10/2017

The rise of micro-multinational enterprises


The days of large multinationals as the only companies able to invest abroad are over. Recent years have seen the rise of micro-multinationals, a new type of small and medium-size enterprises (SMEs) that are well equipped to exploit opportunities abroad.


What sets these companies apart? Compared to pure exporting SMEs, micro-multinationals are more entrepreneurial, more internationalized and more actively use their organizational networks to obtain in-depth foreign market knowledge. These firms provide superior customer service and collect exceptional feedback on local market conditions that allow them to adapt and innovate.


The journal International Business Review recently published a study conducted by ESADE PhD student Joon-ho Shin, under the supervision of Prof. Xavier Mendoza, analyzing more than 1,000 highly internationalized Spanish SMEs in the service sector operating over an 8-year period. Its goal was to find out whether establishing a direct presence in foreign markets improves firm performance.


"Due to the 2007 financial crisis, internationalization became an attractive option for growing revenues for firms of all sizes in Spain," says Prof. Mendoza. "We chose to focus our study on SMEs because over 60% of Spanish parent companies with subsidiaries abroad are SMEs and service internationalization is less understood and more challenging compared to manufacturing internationalization."


Firm performance


The study investigates the relationship between multinationality (measured by an index based on the number of foreign subsidiaries and countries where these are located) and firm performance (measured by ROA) and whether this relationship varies between capital-intensive and knowledge-intensive service firms.




The degree of capital intensity varies significantly across service firms. Thus, the higher the capital intensity the higher the financial burden for engaging in international expansion. Likewise, the degree of knowledge intensity also varies significantly across service firms. Knowledge-intensive services embed a higher degree of intangible or tacit knowledge and require a higher level of client interaction and local adaptation, which implies higher heterogeneity in the services provided and higher costs in transferring critical organizational knowledge and capabilities to foreign markets.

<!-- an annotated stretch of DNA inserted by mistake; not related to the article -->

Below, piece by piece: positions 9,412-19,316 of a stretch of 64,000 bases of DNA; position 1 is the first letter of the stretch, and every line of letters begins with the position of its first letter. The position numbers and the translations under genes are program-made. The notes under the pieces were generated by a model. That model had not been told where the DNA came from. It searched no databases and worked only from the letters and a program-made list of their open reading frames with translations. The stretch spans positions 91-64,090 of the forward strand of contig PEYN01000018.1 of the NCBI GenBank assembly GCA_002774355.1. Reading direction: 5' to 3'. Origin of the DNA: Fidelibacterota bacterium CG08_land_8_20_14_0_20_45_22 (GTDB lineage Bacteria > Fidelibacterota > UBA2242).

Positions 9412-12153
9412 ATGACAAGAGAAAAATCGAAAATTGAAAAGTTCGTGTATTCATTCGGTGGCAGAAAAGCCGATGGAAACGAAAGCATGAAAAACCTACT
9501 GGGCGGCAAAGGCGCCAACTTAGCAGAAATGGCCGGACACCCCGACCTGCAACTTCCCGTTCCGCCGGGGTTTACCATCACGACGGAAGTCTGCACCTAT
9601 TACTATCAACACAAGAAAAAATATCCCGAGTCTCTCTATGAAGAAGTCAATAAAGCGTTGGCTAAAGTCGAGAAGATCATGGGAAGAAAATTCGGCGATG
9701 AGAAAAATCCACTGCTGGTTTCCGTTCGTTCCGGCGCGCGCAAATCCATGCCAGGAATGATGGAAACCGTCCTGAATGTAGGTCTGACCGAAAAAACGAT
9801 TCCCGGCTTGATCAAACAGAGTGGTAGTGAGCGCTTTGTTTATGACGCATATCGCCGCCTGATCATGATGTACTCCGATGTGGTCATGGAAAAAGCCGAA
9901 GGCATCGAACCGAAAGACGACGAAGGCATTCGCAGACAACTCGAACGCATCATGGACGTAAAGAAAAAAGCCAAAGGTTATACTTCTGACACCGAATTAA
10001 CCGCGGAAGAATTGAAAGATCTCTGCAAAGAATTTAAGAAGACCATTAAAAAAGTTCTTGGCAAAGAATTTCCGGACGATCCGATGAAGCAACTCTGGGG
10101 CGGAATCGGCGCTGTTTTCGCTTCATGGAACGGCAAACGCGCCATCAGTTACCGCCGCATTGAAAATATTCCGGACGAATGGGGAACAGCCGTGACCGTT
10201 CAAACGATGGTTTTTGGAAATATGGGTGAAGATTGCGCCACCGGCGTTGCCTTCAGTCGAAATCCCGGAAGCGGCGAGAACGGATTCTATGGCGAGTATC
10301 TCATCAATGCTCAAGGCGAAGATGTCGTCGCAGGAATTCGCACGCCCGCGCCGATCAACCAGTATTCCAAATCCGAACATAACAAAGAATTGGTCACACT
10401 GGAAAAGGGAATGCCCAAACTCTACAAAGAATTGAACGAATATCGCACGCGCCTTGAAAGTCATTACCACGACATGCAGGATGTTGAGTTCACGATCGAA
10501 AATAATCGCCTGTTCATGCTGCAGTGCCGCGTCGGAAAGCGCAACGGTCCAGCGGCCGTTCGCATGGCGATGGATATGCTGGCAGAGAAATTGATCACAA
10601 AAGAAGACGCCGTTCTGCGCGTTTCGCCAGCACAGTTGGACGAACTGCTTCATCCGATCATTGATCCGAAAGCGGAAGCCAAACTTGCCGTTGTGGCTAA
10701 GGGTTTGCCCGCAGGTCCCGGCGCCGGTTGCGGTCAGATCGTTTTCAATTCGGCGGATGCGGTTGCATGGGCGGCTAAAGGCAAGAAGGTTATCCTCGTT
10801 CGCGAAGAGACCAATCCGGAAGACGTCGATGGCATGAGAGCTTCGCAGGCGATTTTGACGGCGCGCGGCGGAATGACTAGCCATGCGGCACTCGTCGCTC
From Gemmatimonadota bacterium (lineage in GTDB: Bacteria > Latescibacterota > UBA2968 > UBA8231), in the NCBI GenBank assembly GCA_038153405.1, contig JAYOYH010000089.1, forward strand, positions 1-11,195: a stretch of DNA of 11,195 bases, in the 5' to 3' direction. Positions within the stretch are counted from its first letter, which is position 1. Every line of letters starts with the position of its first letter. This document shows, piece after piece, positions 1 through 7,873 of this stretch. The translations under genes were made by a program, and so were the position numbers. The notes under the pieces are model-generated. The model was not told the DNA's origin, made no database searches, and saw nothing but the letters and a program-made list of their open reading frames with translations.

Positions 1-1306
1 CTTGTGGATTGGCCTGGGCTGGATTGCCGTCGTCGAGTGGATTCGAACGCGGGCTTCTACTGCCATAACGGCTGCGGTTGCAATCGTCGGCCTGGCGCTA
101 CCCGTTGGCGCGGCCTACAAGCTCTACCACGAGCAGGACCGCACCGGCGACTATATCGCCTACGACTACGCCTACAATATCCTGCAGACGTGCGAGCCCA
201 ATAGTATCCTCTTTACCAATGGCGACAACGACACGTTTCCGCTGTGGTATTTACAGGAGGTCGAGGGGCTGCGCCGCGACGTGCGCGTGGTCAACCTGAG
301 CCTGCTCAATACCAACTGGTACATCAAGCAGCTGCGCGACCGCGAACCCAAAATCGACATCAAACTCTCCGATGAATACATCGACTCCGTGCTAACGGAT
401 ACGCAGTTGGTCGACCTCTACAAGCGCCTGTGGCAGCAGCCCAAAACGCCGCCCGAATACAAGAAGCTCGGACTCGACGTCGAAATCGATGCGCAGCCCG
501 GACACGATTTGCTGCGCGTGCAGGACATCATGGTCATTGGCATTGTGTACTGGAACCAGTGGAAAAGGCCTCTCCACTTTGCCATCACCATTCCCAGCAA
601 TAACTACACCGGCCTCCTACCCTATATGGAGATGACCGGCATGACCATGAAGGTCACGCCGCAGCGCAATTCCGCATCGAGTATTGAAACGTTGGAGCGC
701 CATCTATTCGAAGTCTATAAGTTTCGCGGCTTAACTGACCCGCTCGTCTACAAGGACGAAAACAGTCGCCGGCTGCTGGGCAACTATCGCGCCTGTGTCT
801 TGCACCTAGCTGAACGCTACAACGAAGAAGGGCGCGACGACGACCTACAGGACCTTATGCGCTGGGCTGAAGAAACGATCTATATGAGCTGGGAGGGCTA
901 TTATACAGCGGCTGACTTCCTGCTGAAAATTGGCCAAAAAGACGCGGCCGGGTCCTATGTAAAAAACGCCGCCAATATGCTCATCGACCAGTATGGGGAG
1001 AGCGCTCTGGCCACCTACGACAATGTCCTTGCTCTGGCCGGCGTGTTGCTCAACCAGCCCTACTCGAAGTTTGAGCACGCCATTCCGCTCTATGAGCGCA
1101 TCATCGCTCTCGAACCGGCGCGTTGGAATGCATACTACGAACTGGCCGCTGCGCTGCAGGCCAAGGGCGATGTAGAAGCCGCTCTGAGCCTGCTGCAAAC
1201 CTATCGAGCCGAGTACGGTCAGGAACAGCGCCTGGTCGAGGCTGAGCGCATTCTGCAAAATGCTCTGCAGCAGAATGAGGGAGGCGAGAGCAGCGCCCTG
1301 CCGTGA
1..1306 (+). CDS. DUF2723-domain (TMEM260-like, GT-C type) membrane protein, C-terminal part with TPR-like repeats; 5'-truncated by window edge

The study confirms that these differences have important implications for firm performance. "Our research reveals that firms providing knowledge-intensive services are more likely to increase their performance in their initial stages of international expansion compared to companies providing capital-intensive services, although the picture is the opposite in more advanced stages."


Knowledge-intensive services


Why do knowledge-intensive service firms perform better in the early stages of international expansion? The authors of the study point to lower financial burden, because the value of these firms' services relies on intangible assets that are largely embedded in their human resources, and the fact that most of them pursue a client-following strategy. "Knowledge-intensive service firms face less severe costs of internationalization at the outset, which allows them to reap the benefits of internationalization faster," according to Prof. Mendoza.


This improvement in performance, however, is temporary. Knowledge-intensive services are more affected by cultural and institutional differences and are more difficult to scale. The study shows that as the level of multinationality increases, managing and controlling increasingly diverse international activities becomes more complex and may create severe pressures on a firm's key resources (people) and managerial capacity.


"Our findings suggest that knowledge-intensive service firms encounter a threshold of internationalization at relatively low levels of multinationality -- in the study, this point is reached when a company is present in more than three countries or has more than four foreign subsidiaries -- and that expanding beyond that point can be highly detrimental to the firm's performance."